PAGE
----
Landowner’s Penicuik wind farm is blown off course

Sir Robert Clerk ' pictured at Penicuik House ' is at loggerheads with Peter de Vink over the proposal. Picture: Neil Hanna

Sir Robert Clerk ' pictured at Penicuik House ' is at loggerheads with Peter de Vink over the proposal. Picture: Neil Hanna

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It has been a turbulent feud over wind turbines, which has set the scion of one of Scotland’s most distinguished landowning families against the owner of a neighbouring country estate, the Edinburgh financier Peter de Vink.

Last night, it was Mr de Vink who was celebrating after winning a crucial victory in his bitter battle against plans for a wind farm that have been proposed on land owned by Sir Robert Clerk of Penicuik.

Penicuik Estate. Picture: Cate Gillon

Penicuik Estate. Picture: Cate Gillon

It emerged yesterday that the planning application for the nine-turbine Mount Lothian wind farm submitted to Midlothian Council had been suddenly withdrawn by the energy developer the Wind Prospect Group and EDF Energy Renewables, in the face of fierce local opposition.

The energy company said the plan was shelved following a Ministry of Defence objection on the grounds that the turbines would affect low-flying military aircraft, and concerns by Scottish Natural Heritage that it would affect great crested newt populations nearby.

The company has indicated that it will do further work on the application and may resubmit its plan in the summer.

The decision to withdraw pleased Mr de Vink, an independent Midlothian councillor, who was aghast at the plans to build the 102-metre turbines about two miles from his 800- acre estate near the conservation village of Howgate.

A vociferous critic of what he terms “wind factories”, Mr de Vink was also furious at the role played by Sir Robert, whose family owns the Penicuik estate, where seven of the turbines were to be built.

Angered by the arrangement that sees landowners benefit from the vast sums paid in rent to them by renewable generators, in a scheme that is ultimately subsidised by hard-pressed consumers, Mr de Vink launched a series of attacks on Sir Robert, claiming he would “trouser millions” as a result of the development.

Mr de Vink’s campaign must have been quite unlike anything experienced before by the Clerk family, which has been associated with Penicuik House for centuries, played a prominent role in the Scottish Enlightenment and whose members have been enthusiastic patrons of the arts.

A cartoon lampooning Sir Robert was commissioned by Mr de Vink. The financier also doctored a famous Henry Raeburn portrait of Sir John and Lady Clerk of Penicuik, ancestors of the landowner, who he characterised as “Bob the Turbine Builder” in a hard-hitting anti-wind farm article on the Think Scotland website.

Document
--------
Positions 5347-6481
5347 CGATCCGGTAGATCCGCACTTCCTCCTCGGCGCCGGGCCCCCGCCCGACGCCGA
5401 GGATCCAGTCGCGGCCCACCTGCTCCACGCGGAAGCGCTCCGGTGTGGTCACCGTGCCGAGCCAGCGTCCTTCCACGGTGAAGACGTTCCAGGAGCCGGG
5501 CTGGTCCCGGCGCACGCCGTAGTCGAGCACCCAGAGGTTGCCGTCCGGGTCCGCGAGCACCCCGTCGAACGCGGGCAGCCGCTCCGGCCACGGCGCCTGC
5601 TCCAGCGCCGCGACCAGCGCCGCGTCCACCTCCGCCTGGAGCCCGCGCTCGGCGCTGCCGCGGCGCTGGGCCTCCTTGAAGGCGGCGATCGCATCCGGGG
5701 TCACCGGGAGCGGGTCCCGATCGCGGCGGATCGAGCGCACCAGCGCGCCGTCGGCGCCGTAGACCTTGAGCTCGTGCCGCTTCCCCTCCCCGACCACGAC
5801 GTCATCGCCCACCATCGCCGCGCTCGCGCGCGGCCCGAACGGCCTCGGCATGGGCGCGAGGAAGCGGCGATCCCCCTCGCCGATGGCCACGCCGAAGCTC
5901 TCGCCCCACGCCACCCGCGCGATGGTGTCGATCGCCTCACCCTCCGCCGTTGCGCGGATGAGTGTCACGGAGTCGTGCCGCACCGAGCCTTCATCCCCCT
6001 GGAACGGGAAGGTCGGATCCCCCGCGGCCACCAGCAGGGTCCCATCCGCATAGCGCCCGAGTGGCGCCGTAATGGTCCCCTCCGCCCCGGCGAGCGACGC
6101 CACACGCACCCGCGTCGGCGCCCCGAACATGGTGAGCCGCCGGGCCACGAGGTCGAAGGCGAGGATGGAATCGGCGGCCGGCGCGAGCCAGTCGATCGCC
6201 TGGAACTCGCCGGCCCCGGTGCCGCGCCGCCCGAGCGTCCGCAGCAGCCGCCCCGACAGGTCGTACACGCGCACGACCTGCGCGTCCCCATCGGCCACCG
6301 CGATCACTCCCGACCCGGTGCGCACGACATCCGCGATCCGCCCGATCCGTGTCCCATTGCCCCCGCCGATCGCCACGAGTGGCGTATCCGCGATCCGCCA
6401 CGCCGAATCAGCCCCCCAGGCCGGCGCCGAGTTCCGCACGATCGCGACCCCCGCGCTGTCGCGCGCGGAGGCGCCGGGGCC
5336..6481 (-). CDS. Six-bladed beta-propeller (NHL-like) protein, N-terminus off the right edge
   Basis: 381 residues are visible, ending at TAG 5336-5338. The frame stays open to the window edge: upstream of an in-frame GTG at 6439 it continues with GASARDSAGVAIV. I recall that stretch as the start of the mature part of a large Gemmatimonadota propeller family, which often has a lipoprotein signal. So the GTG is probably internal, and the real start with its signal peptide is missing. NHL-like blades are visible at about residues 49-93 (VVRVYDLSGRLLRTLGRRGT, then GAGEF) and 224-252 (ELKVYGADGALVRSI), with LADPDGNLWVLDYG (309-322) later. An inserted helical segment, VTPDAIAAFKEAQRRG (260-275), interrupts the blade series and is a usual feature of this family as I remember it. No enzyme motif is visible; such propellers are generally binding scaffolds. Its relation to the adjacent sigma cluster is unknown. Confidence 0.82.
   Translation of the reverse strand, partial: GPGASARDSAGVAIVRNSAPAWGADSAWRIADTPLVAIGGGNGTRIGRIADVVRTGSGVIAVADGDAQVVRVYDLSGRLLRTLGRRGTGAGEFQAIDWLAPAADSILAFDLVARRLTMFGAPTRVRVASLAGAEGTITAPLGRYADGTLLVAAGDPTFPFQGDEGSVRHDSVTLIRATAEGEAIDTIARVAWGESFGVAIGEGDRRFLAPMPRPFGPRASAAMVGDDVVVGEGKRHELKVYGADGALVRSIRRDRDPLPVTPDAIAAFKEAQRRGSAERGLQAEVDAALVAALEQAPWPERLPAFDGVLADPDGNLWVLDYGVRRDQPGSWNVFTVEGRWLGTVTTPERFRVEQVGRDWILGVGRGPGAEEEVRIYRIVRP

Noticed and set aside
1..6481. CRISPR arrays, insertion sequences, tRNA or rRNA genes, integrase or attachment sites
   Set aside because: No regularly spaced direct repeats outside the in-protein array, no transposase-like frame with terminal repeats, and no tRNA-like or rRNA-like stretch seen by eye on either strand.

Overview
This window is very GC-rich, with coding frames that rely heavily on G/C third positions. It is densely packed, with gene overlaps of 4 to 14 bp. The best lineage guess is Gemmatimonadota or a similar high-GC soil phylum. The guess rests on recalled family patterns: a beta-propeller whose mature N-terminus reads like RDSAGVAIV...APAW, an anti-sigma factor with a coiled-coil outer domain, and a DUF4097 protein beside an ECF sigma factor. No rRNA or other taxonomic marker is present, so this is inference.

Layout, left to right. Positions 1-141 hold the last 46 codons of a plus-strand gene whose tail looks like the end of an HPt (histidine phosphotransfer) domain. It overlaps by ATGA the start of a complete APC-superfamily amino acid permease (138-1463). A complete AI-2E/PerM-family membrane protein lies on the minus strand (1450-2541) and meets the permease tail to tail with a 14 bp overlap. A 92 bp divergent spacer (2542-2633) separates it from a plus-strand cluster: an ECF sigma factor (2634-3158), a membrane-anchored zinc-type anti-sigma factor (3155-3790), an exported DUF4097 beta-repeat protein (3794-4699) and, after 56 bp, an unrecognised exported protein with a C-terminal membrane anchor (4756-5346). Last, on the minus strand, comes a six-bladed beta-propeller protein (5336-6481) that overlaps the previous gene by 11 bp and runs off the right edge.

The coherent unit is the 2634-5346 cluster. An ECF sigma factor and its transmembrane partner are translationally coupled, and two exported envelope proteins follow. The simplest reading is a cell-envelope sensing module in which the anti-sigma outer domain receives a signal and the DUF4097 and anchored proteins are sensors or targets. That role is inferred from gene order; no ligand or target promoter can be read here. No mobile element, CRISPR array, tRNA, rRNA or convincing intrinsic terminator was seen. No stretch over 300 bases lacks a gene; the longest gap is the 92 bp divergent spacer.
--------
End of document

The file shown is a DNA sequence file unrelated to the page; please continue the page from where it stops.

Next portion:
“None of this can happen without the agreement of the landlord,” Mr de Vink said yesterday.

“The landlord is everything. It is unacceptable that we, in Scotland, have this enormous fuel poverty and they [landlords]want to make as much money as they can. None of these windfarms would be built if it wasn’t for obscene amounts of money that is available. The whole thing is so unfair.”

He added: “Without Clerk, none of this would have happened – there would be no planning application. Think of all the money that he is costing all these local people, who have spent a vast sum of money to fight against this and cannot recoup their expenses. It is so immoral.”

Last night, Sir Robert was unavailable for comment. But he has told The Scotsman in the past that he is not interested in Mr de Vink’s “dirty tricks”.

Earlier this year, when asked if he was “trousering millions”, Sir Robert replied: “I wish I were.” Sir Robert also said he was “not interested in threats like that” when asked what he thought of Mr de Vink’s previously issued warning that he was prepared to sue the landowner for loss of value of his property.

Sir Robert said at least 25 per cent of the wind farm money would go into projects on his estate, from which the public would benefit “very substantially”, adding that a “great deal of money” would be going to the local community.

Mountaineering group objects to ‘blemish’ of projects on Highland beauty spot

Mountaineers opposed to two wind farms planned near a Highland beauty spot claim they would “blemish” part of the nation’s most important wild countryside.

Two separate applications for Glencassley and Sallachy, near Loch Shin and Ben Assynt, totalling 48 turbines at least 125 metres tall are to be debated by councillors next week.

The Mountaineering Council of Scotland has hit out after planning officials have recommended no objection be raised to the plans.

Chief officer David Gibson said that approving the projects, which also include 20 miles of access tracks, would be a “disaster” in an area with tourism businesses, and urged councillors to throw out the plans.

He said: “It will be truly shocking if Highland councillors vote in favour of wind farm proposals that would do such damage to the wild landscapes that make Assynt-Coigach so special.

“It would put councillors on the wrong side of the conservation debate, the wrong side of public opinion and would do a great wrong to the natural heritage they are supposed to protect.”

Oliver Patent, head of international development at WKN, behind the Sallachy project, said: “We are delighted that the application has met with the approval of the Highland Council planners and we hope this view is supported by Highland councillors.”

A spokesman for SSE, behind the Glencassley project, said: “The proposed wind farm at Glencassley has been carefully designed so that no turbines will impact the views of Ben More Assynt from local residences and tourist routes.”

He said the “best quality wild land” would not be affected.

ALISTAIR MUNRO

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